Biography[edit source | edit]Edit
Early life through 1960s[edit source | edit]Edit
Hamilton was born in Los Angeles, California. He had a fast-track musical education in a band with Charles Mingus, Illinois Jacquet, Ernie Royal, Dexter Gordon, Buddy Collette and Jack Kelso. Engagements with Lionel Hampton, Slim & Slam, T-Bone Walker, Lester Young, Count Basie, Duke Ellington, Charlie Barnet, Billy Eckstine, Nat King Cole, Sammy Davis Jr., Billie Holiday, Gerry Mulligan and six years with Lena Horne established him as a jazz drummer, and he struck out on his own as a bandleader in 1955.
Hamilton appeared in the March Milastaire number in the film You'll Never Get Rich (1941) as part of the backing group supporting Fred Astaire, and performed on the soundtrack of the Bing Crosby/Bob Hope film Road to Bali.
He recorded his first album as leader in 1955 with George Duvivier (double-bass) and Howard Roberts (jazz guitar) for Pacific Jazz. In same year Hamilton formed an unusual quintet in L.A. featuring cello, flute, guitar, bass and drums. The quintet has been described as one of the last important West Coast Jazz bands. The original personnel included flutist Buddy Collette, guitarist Jim Hall, cellist Fred Katz and bassist Jim Aton, who was later replaced by Carson Smith. Hamilton continued to tour, using different personnel, from 1957 to 1960. The group including flutist Paul Horn and John Pisano was featured in the film Sweet Smell of Success in 1957. The same group, this time including Nate Gershman and Eric Dolphy appeared in the filmJazz on a Summer's Day in 1960. He marked his first recordings with Eric Dolphy on With Strings Attached, Gongs East, The Three Faces of Chico, and That Hamilton Man.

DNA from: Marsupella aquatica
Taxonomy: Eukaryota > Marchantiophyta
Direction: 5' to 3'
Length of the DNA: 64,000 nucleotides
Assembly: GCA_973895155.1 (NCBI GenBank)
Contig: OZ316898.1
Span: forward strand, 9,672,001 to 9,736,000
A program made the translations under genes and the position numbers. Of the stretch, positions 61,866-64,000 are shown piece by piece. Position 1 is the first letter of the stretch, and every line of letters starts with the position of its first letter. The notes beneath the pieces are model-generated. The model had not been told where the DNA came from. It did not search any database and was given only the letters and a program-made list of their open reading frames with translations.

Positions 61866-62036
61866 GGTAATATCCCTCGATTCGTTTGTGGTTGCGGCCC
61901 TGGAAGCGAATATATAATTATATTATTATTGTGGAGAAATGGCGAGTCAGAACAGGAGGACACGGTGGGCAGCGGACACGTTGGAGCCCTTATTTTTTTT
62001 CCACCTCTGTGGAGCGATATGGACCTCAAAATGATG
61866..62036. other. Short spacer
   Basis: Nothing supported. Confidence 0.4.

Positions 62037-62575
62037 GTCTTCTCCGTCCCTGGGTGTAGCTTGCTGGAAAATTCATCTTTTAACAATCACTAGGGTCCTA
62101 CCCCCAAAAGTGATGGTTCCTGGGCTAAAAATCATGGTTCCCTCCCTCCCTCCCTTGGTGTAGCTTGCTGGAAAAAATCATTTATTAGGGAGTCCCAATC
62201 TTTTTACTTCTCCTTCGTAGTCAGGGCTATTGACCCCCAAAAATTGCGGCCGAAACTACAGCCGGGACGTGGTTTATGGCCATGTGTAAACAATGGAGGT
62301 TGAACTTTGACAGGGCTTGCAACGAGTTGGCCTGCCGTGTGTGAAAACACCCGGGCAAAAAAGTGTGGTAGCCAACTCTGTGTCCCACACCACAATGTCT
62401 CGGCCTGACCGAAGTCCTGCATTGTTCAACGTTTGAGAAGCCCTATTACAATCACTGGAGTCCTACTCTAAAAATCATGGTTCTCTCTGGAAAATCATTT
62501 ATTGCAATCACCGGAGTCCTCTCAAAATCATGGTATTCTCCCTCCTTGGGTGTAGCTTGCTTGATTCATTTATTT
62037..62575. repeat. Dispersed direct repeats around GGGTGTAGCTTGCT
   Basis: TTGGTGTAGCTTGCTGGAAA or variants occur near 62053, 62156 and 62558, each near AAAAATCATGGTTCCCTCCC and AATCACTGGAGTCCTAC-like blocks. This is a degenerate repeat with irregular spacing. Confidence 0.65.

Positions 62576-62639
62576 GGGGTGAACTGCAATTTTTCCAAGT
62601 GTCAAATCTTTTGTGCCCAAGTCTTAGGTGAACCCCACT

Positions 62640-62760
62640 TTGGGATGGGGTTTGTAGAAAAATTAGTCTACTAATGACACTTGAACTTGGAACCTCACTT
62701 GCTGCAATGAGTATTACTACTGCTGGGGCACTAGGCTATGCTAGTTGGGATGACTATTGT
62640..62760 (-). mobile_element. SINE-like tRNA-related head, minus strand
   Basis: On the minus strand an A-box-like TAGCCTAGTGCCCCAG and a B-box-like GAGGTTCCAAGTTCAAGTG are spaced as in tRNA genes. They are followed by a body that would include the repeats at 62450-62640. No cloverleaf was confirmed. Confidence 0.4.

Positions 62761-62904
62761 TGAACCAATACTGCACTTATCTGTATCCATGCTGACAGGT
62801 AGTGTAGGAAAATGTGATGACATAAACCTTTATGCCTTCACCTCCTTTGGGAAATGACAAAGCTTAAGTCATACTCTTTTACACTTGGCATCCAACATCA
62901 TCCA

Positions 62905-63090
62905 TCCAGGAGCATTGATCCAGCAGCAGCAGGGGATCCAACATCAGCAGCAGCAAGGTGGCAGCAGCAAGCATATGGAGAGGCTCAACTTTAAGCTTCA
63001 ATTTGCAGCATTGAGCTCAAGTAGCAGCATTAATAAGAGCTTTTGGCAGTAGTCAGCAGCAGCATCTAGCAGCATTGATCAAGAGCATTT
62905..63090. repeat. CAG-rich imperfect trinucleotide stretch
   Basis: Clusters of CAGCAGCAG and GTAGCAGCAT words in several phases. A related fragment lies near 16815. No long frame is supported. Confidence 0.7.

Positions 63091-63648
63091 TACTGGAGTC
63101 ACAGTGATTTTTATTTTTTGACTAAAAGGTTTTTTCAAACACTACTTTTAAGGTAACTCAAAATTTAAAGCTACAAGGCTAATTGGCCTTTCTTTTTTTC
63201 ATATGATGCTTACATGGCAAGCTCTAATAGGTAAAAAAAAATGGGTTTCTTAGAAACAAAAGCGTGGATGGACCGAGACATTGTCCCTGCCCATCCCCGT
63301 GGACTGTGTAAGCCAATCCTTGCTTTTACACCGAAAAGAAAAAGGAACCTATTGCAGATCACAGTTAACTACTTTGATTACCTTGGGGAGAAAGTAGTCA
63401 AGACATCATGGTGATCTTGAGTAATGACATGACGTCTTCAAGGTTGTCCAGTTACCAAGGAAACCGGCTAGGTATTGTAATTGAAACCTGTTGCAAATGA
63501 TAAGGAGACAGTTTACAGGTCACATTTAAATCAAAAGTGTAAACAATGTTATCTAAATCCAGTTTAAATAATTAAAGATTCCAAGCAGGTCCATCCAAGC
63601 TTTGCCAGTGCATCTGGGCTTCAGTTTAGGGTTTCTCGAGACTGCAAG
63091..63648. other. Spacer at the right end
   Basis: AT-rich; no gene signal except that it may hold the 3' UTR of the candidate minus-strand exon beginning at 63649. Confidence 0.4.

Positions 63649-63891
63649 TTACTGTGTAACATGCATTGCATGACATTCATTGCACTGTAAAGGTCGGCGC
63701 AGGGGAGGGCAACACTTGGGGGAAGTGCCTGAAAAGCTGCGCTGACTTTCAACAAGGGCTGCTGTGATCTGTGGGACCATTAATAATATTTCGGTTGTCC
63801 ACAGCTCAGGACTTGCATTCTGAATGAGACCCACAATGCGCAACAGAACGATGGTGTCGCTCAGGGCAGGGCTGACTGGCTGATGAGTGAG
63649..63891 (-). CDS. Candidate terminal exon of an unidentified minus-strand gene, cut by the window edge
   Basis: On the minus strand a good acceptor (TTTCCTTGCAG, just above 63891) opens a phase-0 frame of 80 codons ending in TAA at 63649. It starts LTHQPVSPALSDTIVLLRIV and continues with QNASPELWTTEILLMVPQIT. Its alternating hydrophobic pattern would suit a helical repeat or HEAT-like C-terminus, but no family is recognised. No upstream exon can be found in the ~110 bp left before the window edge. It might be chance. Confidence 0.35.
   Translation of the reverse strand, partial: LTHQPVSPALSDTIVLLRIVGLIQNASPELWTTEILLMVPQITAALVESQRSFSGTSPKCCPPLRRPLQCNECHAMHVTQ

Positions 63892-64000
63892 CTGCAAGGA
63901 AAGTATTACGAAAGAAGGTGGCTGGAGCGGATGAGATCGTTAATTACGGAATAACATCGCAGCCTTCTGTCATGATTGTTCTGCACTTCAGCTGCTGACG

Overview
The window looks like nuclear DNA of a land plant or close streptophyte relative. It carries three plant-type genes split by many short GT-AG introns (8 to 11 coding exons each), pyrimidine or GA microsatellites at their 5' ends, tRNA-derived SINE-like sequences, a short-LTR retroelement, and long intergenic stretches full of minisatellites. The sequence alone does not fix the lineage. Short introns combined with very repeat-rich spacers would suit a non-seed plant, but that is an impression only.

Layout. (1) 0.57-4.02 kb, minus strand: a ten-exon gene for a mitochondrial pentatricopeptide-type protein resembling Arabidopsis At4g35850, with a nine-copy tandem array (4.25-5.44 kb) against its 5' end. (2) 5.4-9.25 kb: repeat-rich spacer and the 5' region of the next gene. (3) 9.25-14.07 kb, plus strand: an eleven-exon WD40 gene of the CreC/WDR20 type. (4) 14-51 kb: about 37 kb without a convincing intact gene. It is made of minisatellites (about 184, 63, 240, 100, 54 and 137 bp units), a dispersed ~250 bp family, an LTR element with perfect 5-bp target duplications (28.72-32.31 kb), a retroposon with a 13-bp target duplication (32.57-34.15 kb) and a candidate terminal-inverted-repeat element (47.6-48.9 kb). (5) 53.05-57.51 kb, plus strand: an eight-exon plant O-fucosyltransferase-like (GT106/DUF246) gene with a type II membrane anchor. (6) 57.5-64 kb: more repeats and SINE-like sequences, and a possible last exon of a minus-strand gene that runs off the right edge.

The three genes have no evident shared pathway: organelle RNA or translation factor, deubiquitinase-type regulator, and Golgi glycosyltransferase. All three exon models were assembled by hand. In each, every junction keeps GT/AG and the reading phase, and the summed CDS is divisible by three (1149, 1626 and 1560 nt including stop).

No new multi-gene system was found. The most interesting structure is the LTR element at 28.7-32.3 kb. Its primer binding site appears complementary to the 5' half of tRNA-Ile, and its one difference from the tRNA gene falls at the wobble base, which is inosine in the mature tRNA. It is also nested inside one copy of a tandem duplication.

Hamilton revamped his group in 1961 with Charles Lloyd, Gabor Szabo, George Bohanon and Albert Stinson, playing what has been described as "a moderate avant-gardism." The group recorded for Columbia, Reprise and Impulse Records and also recorded the soundtrack for the industrial film Litho in 1962, the first American film to be shown behind the Iron Curtain. Hamilton formed a commercial and film production company in 1965; scored the feature films Repulsion, Mr. Rico, By Design, Liebe Auf Den Ersten Blick, Die Sonnengottin, and A Practical Man; scored for television Portrait of Willie Mays and the popular children's series Gerald McBoing Boing, and scored hundreds of commercials for TV and radio.
1970s onwards[edit source | edit]Edit
He performed at Montreux Jazz Festival in 1972 and 1973, then formed a new group called Players in 1975 with Arthur Blythe, Steve Turre, Barry Finnerty and Abdullah; also, wrote and performed the musical score for the movie Coonskin in same year. Hamilton toured with Players using different personnel in 1976-80; recorded for Blue Note, Mercury Records, Nautilus and Elektra. Originating faculty member in 1987 of New School University Jazz and Contemporary Music Program.